When Will Halbert of Essential Journal dropped in to see LPOL Founders Katy & John in their former Kings Cross studio, the designers' ethos shone through in every little thing they do. Read below for the full article or read it here
Designed through a minimalist lens and handmade in London, LPOL’s Cubitt Briefcase offers up a masterclass in traditional saddlery with a contemporary twist
Words by Will Halbert
In a world increasingly dictated by the picture perfect and the painstakingly polished, raw authenticity is an increasingly rare commodity in a brand. For the most part, emerging brands are so infallible in their prefab, professional- from-the-get-go images that there’s little room for adlib.
Which is a crying shame, as it’s often those ad-hoc moments of challenge, adversity and improvisation that allow a brand’s personality to shine.
In their 11 years at the helm of Independent London brand, LPOL, Katy and John Maskell Bell have seen their fair share of adversity. If you think that the challenges of responsible material sourcing and zero-waste production are tough now, just imagine what it was like trying to tackle those subjects over a decade ago. You know, when the topics of sustainability and slow fashion weren’t so du jour.
As a result though, the LPOL’s brand and its offerings exude friendly, self-assured and quietly-confident vibrancy that can only come from slowly, deftly and honestly navigating the tides, trials and tribulations of the fashion industry. As much in design as in philosophy, LPOL’s leather wares are solidly-crafted goods to the core. They’re robust and heartfelt products brought to you by like-minded makers and creators. In the interest of this edition’s love affair with Coal Drops Yard, we’ll focus on one of the brand’s core offerings, the Cubitt briefcase.
Now, Katy and John sum it up pretty well when they describe Cubitt as a true celebration of ‘natural materials, bold simplicity, industrious spirit and robust local craftsmanship.’ That said, I’d be remiss if I didn’t also mention that it’s pretty as all hell. Seriously, a briefcase has no business looking this elegant. The soft, pebble grain, vegetable tanned leather makes for a bag that’s as supple as it is sturdy, while two exterior pockets, an interior zip pocket and an adjustable shoulder strap account for the Cubitt’s more utilitarian, though no less elegant, trimmings.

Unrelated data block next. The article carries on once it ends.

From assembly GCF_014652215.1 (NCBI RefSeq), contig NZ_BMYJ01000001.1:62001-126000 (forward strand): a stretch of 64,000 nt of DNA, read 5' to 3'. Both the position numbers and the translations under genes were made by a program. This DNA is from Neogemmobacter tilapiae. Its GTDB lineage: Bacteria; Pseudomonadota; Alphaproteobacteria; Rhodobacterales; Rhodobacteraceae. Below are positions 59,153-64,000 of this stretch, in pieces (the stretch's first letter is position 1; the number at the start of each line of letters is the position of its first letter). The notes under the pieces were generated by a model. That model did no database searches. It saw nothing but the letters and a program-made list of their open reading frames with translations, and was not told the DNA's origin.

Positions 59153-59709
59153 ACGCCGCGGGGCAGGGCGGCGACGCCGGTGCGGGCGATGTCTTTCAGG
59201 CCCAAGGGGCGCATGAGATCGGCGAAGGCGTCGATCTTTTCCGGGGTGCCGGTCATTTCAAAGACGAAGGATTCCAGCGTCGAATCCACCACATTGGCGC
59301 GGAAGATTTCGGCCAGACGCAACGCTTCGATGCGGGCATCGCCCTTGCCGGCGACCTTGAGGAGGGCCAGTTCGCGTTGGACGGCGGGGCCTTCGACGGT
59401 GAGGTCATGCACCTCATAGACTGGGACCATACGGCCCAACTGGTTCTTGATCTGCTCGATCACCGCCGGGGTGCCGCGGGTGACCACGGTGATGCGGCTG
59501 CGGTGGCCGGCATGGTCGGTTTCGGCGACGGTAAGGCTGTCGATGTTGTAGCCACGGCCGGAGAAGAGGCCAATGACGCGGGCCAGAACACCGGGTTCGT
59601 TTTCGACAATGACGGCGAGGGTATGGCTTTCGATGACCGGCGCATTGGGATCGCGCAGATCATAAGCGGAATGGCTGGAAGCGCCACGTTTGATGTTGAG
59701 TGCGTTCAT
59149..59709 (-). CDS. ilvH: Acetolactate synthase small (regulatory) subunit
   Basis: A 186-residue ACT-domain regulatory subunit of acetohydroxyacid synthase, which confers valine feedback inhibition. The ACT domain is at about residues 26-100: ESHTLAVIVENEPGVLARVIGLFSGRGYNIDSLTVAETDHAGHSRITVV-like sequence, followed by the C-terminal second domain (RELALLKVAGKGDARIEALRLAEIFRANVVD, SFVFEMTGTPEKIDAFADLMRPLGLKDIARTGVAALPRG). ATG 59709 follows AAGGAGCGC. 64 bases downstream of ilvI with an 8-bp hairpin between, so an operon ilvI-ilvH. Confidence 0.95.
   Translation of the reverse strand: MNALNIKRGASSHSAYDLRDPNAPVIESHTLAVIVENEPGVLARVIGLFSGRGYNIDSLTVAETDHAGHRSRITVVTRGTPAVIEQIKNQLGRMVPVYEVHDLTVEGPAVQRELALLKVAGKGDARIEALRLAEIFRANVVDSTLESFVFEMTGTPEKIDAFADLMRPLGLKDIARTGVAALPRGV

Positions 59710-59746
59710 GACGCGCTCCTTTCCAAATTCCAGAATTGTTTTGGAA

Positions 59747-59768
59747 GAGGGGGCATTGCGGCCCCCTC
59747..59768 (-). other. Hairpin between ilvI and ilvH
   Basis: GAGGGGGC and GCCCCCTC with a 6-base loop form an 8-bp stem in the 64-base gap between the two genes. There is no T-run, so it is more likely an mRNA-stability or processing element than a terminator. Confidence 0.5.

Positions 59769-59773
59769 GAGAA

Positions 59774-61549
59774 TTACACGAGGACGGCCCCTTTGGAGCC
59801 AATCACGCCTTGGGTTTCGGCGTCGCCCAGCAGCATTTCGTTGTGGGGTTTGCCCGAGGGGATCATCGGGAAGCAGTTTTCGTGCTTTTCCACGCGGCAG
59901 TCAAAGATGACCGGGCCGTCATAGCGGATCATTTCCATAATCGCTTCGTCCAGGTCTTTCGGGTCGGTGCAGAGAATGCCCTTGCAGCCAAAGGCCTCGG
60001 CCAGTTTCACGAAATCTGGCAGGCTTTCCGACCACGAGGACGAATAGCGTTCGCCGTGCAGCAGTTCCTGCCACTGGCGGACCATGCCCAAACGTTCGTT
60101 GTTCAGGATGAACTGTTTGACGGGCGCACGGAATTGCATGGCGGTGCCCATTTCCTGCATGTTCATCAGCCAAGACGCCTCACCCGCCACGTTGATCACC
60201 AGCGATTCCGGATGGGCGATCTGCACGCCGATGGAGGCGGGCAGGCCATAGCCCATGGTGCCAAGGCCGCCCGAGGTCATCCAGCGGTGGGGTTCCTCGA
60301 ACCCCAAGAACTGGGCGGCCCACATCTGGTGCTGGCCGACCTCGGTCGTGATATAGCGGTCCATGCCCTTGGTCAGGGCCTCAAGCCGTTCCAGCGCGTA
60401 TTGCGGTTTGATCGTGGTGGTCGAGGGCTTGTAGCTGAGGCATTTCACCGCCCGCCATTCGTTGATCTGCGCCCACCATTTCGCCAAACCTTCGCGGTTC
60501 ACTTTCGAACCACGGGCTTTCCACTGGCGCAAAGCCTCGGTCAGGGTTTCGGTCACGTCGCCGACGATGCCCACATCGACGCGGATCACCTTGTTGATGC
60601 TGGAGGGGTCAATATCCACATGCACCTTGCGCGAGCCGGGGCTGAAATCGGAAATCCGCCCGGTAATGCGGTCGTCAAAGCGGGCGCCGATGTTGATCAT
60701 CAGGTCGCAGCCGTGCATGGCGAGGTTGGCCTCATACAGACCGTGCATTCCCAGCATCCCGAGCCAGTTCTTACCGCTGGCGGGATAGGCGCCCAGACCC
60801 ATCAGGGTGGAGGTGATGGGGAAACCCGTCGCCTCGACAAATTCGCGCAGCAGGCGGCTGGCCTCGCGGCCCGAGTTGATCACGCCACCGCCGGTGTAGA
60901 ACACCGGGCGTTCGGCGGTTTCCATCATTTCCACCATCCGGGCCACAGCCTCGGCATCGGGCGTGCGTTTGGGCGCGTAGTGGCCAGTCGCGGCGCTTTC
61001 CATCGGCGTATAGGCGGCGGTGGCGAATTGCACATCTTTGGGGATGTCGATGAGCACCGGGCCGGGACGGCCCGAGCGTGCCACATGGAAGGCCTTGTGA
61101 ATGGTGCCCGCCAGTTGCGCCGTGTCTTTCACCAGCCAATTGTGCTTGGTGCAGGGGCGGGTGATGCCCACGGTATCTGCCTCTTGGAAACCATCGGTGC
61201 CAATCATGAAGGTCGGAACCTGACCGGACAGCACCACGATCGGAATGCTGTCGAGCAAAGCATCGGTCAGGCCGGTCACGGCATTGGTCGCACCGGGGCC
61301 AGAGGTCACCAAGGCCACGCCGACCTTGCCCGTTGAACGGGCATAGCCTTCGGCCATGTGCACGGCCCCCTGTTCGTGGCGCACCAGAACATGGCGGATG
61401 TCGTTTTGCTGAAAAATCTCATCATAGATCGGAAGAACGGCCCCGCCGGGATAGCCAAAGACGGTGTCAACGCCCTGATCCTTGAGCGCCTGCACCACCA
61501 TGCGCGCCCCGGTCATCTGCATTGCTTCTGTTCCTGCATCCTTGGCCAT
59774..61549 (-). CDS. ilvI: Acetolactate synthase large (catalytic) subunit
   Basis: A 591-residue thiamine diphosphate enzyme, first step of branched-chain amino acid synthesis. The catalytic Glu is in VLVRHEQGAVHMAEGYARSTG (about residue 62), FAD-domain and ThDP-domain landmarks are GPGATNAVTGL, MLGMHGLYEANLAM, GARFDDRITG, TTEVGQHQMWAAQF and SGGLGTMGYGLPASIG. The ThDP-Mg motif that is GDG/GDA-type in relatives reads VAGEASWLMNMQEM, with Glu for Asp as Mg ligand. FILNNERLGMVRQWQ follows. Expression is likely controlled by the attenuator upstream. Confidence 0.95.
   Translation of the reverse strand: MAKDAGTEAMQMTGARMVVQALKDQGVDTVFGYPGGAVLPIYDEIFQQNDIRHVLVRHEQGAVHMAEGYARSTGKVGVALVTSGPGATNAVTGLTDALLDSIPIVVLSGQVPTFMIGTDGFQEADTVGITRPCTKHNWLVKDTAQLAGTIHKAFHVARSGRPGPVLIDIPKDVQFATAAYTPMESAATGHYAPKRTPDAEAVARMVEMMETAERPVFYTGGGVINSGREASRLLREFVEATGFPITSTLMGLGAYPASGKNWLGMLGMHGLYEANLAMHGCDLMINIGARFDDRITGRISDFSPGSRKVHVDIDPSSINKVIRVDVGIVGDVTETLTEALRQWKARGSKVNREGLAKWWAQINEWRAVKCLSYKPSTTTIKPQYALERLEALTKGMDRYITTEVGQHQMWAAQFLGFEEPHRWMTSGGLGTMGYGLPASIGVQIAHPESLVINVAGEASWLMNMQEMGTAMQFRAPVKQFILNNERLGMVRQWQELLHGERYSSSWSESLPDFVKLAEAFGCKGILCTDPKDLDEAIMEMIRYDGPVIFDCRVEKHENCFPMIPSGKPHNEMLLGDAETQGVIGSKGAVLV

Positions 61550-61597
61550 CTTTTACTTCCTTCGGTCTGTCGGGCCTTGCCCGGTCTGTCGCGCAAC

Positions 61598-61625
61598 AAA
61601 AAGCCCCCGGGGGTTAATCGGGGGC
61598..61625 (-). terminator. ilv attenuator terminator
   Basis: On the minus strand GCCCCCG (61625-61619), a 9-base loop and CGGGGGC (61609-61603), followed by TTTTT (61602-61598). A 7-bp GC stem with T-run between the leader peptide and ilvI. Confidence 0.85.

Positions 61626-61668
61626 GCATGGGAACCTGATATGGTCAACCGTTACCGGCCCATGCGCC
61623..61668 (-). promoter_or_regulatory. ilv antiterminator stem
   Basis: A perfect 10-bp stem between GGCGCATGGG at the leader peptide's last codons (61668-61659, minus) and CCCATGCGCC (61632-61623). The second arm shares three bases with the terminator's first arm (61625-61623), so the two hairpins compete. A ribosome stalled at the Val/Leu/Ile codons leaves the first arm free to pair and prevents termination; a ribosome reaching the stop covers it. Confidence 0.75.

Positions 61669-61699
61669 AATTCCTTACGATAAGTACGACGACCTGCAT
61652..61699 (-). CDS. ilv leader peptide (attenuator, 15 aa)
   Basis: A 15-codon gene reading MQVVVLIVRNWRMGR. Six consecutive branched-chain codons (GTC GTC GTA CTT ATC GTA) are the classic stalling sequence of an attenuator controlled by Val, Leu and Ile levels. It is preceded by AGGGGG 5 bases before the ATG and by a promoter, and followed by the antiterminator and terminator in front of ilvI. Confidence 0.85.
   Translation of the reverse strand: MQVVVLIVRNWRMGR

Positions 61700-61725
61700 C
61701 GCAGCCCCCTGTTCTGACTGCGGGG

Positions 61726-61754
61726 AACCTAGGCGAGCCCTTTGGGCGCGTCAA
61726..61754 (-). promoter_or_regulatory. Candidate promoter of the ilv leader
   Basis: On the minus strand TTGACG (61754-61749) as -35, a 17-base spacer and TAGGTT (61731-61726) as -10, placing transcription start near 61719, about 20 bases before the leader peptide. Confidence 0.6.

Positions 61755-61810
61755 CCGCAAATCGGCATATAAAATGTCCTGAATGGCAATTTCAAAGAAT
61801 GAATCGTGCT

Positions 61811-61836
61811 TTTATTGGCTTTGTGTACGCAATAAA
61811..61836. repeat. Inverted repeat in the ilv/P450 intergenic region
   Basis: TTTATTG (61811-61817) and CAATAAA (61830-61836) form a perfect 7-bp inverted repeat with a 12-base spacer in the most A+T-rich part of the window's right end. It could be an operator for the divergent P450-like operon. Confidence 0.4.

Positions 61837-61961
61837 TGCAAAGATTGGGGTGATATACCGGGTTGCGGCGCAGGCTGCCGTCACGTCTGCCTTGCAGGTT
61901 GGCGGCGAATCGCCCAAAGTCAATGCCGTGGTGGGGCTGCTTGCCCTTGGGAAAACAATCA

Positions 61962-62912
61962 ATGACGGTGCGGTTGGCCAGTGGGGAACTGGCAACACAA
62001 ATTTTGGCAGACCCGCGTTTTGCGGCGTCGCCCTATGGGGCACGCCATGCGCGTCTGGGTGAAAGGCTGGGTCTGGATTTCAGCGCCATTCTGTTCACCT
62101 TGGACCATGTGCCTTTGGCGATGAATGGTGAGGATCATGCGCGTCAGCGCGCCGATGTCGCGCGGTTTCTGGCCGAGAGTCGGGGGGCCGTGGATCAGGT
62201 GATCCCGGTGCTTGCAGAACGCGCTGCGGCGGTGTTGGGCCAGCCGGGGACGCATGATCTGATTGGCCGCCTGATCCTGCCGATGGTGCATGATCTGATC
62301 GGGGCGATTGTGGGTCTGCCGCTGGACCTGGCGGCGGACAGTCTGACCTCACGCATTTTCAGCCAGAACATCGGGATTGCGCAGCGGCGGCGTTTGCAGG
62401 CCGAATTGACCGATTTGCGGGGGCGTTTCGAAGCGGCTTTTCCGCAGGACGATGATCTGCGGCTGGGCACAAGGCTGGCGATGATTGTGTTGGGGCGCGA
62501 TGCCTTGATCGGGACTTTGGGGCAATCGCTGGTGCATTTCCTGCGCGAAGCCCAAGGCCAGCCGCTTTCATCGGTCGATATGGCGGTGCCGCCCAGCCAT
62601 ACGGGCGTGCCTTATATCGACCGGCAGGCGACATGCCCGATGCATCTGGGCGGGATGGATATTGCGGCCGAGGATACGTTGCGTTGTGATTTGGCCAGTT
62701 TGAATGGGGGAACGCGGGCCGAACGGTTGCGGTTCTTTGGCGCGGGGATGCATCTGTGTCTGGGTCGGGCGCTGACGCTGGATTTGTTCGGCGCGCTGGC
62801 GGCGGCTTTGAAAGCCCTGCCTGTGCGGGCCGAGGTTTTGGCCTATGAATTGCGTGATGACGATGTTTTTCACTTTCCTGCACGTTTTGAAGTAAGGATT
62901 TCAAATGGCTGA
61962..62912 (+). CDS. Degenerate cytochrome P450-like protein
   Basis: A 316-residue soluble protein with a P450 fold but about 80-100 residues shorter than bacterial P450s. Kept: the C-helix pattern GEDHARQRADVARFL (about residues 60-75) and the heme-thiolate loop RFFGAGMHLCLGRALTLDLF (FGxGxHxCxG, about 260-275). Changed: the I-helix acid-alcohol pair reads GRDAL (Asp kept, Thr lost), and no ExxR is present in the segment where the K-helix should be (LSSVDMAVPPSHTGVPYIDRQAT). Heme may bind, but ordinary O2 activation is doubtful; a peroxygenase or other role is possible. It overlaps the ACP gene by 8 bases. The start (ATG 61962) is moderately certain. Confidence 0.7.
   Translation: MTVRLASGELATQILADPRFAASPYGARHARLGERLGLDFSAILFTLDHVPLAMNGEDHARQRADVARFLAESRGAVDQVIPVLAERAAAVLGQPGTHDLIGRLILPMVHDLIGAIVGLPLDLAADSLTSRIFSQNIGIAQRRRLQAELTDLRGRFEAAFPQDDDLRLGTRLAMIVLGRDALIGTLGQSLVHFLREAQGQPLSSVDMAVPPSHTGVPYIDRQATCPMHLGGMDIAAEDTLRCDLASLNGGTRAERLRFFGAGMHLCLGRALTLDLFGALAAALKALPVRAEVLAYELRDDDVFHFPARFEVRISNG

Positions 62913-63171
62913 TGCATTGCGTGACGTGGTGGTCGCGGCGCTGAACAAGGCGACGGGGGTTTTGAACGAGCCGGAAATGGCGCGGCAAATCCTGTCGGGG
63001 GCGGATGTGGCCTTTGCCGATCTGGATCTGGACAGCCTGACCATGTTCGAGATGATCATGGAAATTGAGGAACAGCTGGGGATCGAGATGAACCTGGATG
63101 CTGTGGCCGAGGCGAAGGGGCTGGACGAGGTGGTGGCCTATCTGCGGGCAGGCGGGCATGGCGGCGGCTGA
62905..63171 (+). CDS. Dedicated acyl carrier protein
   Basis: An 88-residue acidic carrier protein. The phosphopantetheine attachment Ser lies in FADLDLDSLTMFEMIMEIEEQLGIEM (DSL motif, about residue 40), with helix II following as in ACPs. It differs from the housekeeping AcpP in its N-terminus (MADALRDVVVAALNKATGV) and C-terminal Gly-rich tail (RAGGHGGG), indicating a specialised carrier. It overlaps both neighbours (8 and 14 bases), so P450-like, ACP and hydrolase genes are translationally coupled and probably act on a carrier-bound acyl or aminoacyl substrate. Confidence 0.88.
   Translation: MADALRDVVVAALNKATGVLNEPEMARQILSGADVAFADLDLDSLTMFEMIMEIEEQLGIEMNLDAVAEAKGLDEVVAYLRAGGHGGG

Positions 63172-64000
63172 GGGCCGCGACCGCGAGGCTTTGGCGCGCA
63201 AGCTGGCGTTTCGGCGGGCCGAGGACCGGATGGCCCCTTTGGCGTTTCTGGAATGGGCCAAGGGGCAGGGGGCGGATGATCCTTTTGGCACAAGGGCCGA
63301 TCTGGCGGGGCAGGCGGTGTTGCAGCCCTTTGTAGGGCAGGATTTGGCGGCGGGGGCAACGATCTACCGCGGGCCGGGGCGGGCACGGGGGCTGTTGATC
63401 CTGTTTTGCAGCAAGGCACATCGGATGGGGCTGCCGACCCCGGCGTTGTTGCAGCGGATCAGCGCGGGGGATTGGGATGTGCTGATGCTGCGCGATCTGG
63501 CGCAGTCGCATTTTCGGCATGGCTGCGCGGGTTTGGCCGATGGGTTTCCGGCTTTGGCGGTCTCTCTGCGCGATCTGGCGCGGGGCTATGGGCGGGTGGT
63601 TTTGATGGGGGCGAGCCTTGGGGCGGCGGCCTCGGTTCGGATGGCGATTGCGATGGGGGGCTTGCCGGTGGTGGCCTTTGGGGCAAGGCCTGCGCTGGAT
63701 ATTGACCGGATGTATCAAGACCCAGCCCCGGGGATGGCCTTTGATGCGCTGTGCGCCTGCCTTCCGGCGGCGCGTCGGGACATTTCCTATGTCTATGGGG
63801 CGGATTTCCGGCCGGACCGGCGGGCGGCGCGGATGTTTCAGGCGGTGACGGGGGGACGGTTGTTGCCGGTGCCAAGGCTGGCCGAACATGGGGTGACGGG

The Cubitt takes its name from the late, great Lewis Cubitt, the mind behind the Granary Building that now forms part of the ever-impressive Coal Drops Yard. This, if you think about it, goes a long way in explaining the briefcases’ stripped back and well-studied sophistication. In a wondrous feat of minimal, functional design, the Cubitt briefcase offers up everything you need in a day-to-day carry, and dispenses with everything you don’t. In this way and in many others, the Cubitt Briefcase is a fitting visual metaphor of what LPOL is all about: craft without compromise, luxury without excess, and passion without pretense.
Complementing the duo’s penchant for timeless, fussless design is their low-impact, locally-minded attitude towards production. Every offcut, every scrap of leather or fabric is retained and reused in some way, right down to the slithers of skived leather that go on to serve as tags for products. Refreshingly, there’s no control-group-sanctioned agenda here, no shallow attempt to vie for the affections of a more conscientious consumer. Katy and John have, quite simply, always done things this way.
As the industry continues to populate itself with shouty-but-shallow brands looking for mile-a-minute growth and exposure, there’s an awful lot to be said for brands, like LPOL, that have found a way to drown out the noise, find their own stride, and continue to do what they do in an honest and heartfelt way.